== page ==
If you instruct your teams to move to a consumer privacy focused application, how do you deal with a rogue executive participating in conversations? What about their conversations that you are not a part of? How do you reconstruct an audit trail when general counsel requests a copy of all communications of security and incident response personnel involved with the remediation? How do you deal with sensitive communications left behind on an employee’s lost or stolen device? What about when they’re actively leaving for a competitor and taking their personal phone with them?

            ArmorText’s Solution

            While the concerns raised above may have you wanting to throw in the towel, operating without a viable out-of-band solution simply isn’t an option. If you can’t communicate, you can’t put your incident response plan into play and you can’t remediate.

            Secure Out of Band Collaboration™ is an out-of-band communications solution that meets these additional requirements:

                • Requirement #1: It must be standalone
                      • Not a duplicate of a current tool

                      • Does not rely on on-premise / self-hosted components

                      • Not dependent on your network

                  • Requirement #2: It must be more secure
                        • End-to-end encrypted (where as most all day-to-day comms in the enterprise simply rely on encryption-in-transit and encryption-at-rest)

                        • Protects against insider threats

                        • Protects against 3rd-party breaches

                    • Requirement #3: It can’t sacrifice controls
                          • Provides you the ability to implement user policy controls

                          • Enables you to meet records retention requirements

                          • But, does so without reintroducing on-premise / self-hosting dependencies

                    ArmorText’s patented user+device / scope-of-review specific end-to-end encryption approach underpins our Secure Out of Band Collaboration™ offering. Communications to and from users are encrypted uniquely per user per device prior to send, as devices do not share decryption keys.

                    At the same time, a distinct end-to-end encryption takes place prior to send for each authorized reviewer associated with participants in the conversation at the time of message send. This ensures that only when a scope-of-review is relevant, are messages encrypted for it.

                    But, it also means that administration and review are not linked together, rather your admins can administer your ArmorText environment, your users, policies, and information retention without ever possessing an ability to decrypt communications not directly intended for them.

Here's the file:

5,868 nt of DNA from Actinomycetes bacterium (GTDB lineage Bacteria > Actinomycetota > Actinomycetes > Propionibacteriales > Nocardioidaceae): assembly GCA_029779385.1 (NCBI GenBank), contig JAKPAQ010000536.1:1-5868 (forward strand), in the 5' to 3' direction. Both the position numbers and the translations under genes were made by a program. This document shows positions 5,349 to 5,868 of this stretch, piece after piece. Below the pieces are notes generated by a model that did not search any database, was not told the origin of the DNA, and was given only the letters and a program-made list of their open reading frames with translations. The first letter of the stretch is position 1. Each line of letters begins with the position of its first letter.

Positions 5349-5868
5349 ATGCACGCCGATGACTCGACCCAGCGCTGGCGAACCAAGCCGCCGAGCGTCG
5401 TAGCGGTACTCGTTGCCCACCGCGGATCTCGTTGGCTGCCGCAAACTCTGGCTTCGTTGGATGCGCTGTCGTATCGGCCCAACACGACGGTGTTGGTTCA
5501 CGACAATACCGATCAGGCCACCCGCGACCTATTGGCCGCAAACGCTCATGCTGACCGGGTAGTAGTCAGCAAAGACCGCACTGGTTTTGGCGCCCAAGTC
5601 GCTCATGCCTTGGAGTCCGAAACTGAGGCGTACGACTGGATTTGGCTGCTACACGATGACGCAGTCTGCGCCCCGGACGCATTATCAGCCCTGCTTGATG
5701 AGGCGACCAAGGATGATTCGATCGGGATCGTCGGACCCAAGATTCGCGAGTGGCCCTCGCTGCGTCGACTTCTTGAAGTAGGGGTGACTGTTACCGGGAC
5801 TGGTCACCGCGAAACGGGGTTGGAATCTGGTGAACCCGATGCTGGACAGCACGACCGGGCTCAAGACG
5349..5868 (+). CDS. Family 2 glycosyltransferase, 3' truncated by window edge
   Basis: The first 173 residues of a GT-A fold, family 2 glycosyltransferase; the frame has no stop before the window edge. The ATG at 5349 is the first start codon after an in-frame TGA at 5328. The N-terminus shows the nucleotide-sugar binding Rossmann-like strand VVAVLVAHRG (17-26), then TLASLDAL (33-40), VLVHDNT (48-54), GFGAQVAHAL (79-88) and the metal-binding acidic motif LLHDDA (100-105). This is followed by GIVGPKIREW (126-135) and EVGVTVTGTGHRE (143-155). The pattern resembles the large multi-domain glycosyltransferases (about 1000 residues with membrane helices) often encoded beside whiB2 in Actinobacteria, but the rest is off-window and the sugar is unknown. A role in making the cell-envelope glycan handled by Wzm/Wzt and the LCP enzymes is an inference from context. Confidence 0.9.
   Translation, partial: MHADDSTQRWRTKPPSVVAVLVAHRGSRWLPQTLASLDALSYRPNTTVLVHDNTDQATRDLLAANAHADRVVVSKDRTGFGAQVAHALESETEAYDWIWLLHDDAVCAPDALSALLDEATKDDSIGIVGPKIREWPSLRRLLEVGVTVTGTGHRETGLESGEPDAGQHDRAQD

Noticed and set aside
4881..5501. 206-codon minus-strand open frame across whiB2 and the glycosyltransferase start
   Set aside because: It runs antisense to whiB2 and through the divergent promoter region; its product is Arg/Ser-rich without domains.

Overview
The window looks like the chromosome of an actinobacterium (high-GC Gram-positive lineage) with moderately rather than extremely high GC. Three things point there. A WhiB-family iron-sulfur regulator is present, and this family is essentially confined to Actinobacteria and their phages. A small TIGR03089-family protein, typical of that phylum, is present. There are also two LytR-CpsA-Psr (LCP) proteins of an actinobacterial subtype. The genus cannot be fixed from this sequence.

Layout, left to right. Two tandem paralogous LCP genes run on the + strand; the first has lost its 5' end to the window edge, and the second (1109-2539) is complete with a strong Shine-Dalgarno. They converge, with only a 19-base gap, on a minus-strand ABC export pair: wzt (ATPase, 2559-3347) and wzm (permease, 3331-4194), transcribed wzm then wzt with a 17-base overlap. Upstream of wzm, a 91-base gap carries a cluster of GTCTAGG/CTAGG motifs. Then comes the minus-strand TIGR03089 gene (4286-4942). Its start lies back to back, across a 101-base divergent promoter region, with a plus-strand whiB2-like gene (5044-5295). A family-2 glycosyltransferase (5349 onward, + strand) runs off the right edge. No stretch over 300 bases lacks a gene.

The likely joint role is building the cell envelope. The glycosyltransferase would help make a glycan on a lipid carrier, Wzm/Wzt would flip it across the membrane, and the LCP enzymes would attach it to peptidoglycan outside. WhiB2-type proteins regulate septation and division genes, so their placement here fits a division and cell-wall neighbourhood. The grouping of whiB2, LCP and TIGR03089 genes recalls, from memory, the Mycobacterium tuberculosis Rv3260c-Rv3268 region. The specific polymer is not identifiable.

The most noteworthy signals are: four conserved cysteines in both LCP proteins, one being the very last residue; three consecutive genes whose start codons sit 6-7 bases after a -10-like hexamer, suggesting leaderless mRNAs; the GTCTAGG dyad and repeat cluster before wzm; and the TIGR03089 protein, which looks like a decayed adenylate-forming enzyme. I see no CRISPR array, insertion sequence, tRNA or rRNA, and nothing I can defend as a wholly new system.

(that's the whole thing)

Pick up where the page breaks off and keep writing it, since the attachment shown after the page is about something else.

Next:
With all of this in mind, let’s look at the three requirements and their criteria above.

                    ArmorText operates as a standalone capability, 100% in the cloud, disconnected from provisioning and SSO so it can’t be affected by a compromise of either.

                    Our end-to-end encryption approach enables admins to administer ArmorText without ever being exposed to others communications, and should they go rogue, because our end-to-end encryption doesn’t involve key escrow or a similar service exposed to us, rogue admins cannot retroactively enable access by themselves, leading to an Edward Snowden moment. Those compromising administrators credentials in the hopes of accessing current or retained communications, are similarly out of luck.

                    At the same time, legitimate retention and review can be setup and protected by:

                        1. being kept offline generally as the end-to-end encryption for each scope-of-review takes place asynchronously whether a reviewer is logged in actively or not, and 

                        1. requiring multiple parties (two, three, or four) to come together in order to execute a scope-of-review.

                      The retained archives are kept in an end-to-end encrypted form 100% in the cloud until you need them, at which point you can pull them down, decrypt, review, and, if needed, export them into JSON or RSMF formats for effortless e-discovery.

                      Securing your enterprise’s future with Secure Out of Band Collaboration™

                      Secure Out of Band Collaboration™ is the out-of-band communications solution your organization needs to be resilient in the face of today’s cybersecurity threats. We take a closer look at why, utilizing real life examples that have taken place over the past seven years, examining the evolution of attack objectives and current trends, in Understanding Secure Out-of-Band Collaboration in Incident Response.

                      The question now is not whether your organization can afford to implement Secure Out of Band Collaboration™ but rather, can it afford not to?

                      Ready to learn more? Check out our other posts in this series...

                      What are Out-of-Band Communications?
                      Out-of-Band Communications vs. Secure Out of Band Collaboration
                      Understanding Secure Out-of-Band Collaboration in Incident Response
                      Evaluating Secure Out-of-Band Options: A 3-Point Checklist
                      Enterprise Use Cases for Secure Out-of-Band Collaboration
                      Why ArmorText’s User+Device Specific End-to-End Encryption Beats Other Options